Since the Mark Foley page story first broke, there have been many articles discussing the double standard in which Republican and Democrat sex scandals are handled by Congress and the media. No finer example of such hypocrisy has been demonstrated than by the Associated Press on Saturday, October 14, which had nothing but high praise for the now deceased former Rep. Gerry Studds while it continued to heap scorn on Foley.
For example, an article entitled “Studds, first openly gay person elected to Congress, dead at 69,” spoke glowingly of the former Congressman who, unlike Foley, actually had a sexual encounter with a seventeen-year-old male page in 1973. In fact, the AP suggested that this was an important moment in history for gay rights:
“Gerry often said it was the fight for gay and lesbian equality that was the last great civil rights chapter in modern American history. He did not live to see its final sentences written, but all of us will forever be indebted to him for leading the way with compassion and wisdom,” said his husband, Dean T. Hara, 49, in a statement.
The article included some glowing praise from a current member of Congress:
U.S. Rep. Barney Frank (D-Newton), who announced he was gay four years after Studds’ disclosure, said yesterday his colleague didn’t let the scandal get in his way.
“It was very important to see, for young people in particular, somebody as capable and talented as he be openly gay,” said Frank, “That gave a lot people the courage to say, ‘I can survive this business in being honest about who I am.’”
In another AP article with a similar title, the AP downplayed the significance of the age of the “young man” Studds had sex with:
Hara said Studds was never ashamed of the relationship with the page.
"This young man knew what he was doing," Hara said. "He was at (Studds') side."
Fascinating. So, 23 years ago, the Studds matter was an important moment in history, and a seventeen-year-old was a “young man” old enough to make sexual decisions for himself. Yet, on the same day, the AP was not anywhere near as nostalgic or kind concerning Foley's behavior two decades later, and not anywhere near as supportive of a seventeen-year-old’s right to consent. In an article entitled “Speaker, majority leader have yet to testify about Foley scandal,” the AP painted an entirely different picture of this issue, including a depiction of Foley as "disgraced":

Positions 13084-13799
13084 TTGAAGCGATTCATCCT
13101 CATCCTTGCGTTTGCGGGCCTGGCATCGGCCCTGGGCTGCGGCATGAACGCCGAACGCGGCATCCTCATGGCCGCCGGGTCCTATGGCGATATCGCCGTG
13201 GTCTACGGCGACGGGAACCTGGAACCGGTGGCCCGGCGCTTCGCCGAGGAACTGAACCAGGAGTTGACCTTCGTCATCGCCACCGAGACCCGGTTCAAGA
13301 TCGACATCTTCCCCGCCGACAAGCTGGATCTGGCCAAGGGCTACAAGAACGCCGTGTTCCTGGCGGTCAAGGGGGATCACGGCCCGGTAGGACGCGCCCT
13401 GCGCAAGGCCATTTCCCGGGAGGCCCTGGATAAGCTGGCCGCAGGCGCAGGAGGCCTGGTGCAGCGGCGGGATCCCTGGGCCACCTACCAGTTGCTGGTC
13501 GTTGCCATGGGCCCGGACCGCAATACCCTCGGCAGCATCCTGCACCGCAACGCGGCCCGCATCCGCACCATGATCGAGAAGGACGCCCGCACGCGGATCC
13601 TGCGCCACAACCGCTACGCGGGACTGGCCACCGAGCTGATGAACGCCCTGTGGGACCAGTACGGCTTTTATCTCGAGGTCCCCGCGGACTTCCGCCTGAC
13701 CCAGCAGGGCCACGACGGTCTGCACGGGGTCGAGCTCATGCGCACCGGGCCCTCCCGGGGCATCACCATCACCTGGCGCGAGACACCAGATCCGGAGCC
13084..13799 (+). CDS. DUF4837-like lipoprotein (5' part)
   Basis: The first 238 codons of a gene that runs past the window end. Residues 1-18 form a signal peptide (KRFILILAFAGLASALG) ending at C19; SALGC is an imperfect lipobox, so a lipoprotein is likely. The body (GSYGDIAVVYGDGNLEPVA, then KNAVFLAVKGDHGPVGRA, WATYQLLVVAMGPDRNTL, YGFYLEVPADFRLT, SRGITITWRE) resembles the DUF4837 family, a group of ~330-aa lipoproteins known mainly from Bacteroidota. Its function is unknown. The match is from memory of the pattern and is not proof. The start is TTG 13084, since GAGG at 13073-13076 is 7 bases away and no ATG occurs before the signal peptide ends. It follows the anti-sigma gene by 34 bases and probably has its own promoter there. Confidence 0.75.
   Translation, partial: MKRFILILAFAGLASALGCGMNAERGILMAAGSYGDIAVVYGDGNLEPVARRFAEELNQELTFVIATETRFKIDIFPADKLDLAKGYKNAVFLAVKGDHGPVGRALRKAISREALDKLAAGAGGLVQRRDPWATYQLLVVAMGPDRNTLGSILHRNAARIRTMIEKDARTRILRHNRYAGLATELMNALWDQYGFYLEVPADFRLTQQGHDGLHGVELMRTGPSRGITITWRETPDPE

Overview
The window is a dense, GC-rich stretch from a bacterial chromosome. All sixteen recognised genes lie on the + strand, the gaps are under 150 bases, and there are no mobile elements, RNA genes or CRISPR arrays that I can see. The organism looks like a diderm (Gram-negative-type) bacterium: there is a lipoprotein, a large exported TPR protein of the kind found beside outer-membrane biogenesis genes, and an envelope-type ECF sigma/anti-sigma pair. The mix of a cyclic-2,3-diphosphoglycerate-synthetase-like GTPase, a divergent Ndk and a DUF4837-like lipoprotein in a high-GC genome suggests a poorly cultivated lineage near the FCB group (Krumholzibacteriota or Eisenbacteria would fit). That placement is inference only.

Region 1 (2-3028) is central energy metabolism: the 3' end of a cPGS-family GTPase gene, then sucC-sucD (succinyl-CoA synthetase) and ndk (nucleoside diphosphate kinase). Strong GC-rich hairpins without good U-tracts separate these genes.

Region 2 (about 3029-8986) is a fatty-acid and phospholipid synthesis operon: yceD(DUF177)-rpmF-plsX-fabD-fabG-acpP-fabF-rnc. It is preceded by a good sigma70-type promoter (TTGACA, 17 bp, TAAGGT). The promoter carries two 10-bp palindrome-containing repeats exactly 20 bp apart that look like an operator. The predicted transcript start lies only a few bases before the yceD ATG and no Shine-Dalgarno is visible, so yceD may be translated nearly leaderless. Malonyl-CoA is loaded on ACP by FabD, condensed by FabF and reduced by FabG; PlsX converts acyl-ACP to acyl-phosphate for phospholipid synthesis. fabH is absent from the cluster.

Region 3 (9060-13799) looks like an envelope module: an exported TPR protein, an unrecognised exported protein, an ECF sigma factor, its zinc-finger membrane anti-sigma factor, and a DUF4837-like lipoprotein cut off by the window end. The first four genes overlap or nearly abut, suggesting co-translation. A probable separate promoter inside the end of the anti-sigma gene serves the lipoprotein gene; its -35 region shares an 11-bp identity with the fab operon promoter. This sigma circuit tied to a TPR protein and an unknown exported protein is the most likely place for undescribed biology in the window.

With the House page scandal weighing on GOP candidates, an ethics committee investigation will enter its second full week with many important figures still to be interviewed.
The panel has already heard from key figures, including a staff aide to disgraced former Rep. Mark Foley who said he alerted top House aides years ago about inappropriate behavior by Foley toward pages. It also heard from the chairman of the board that oversees the House page program, who conceded Friday that Republicans have mishandled the matter.
The AP also ran a story highlighting Sen. John Kerry’s (D-Massachusetts) views on this issue in an article entitled “Kerry Says GOP Lied About Foley, Iraq”: “Sen. John Kerry, a potential presidential candidate in 2008, likened the congressional page scandal to the war in Iraq and the handling of North Korea, saying that Republicans have lied repeatedly.” The piece quoted the Senator: “‘This issue is here because of a Republican cover-up,’ he said. ‘And those from the party that preaches moral values that covered this up have no right to preach moral values anymore.’"
Comically, at roughly the same time, the AP ran an article quoting the same Senator as having nothing but praise for Gerry Studds:
"Gerry was a stalwart champion of New England's fishing families as well as a committed environmentalist who worked hard to demonstrate that the cause of working people and the cause of the environment go hand in hand with the right leadership. When he retired from Congress, he did not retire from the cause, continuing to fight for the fishing industry and New England's environmental causes.”
What a difference a “D” makes!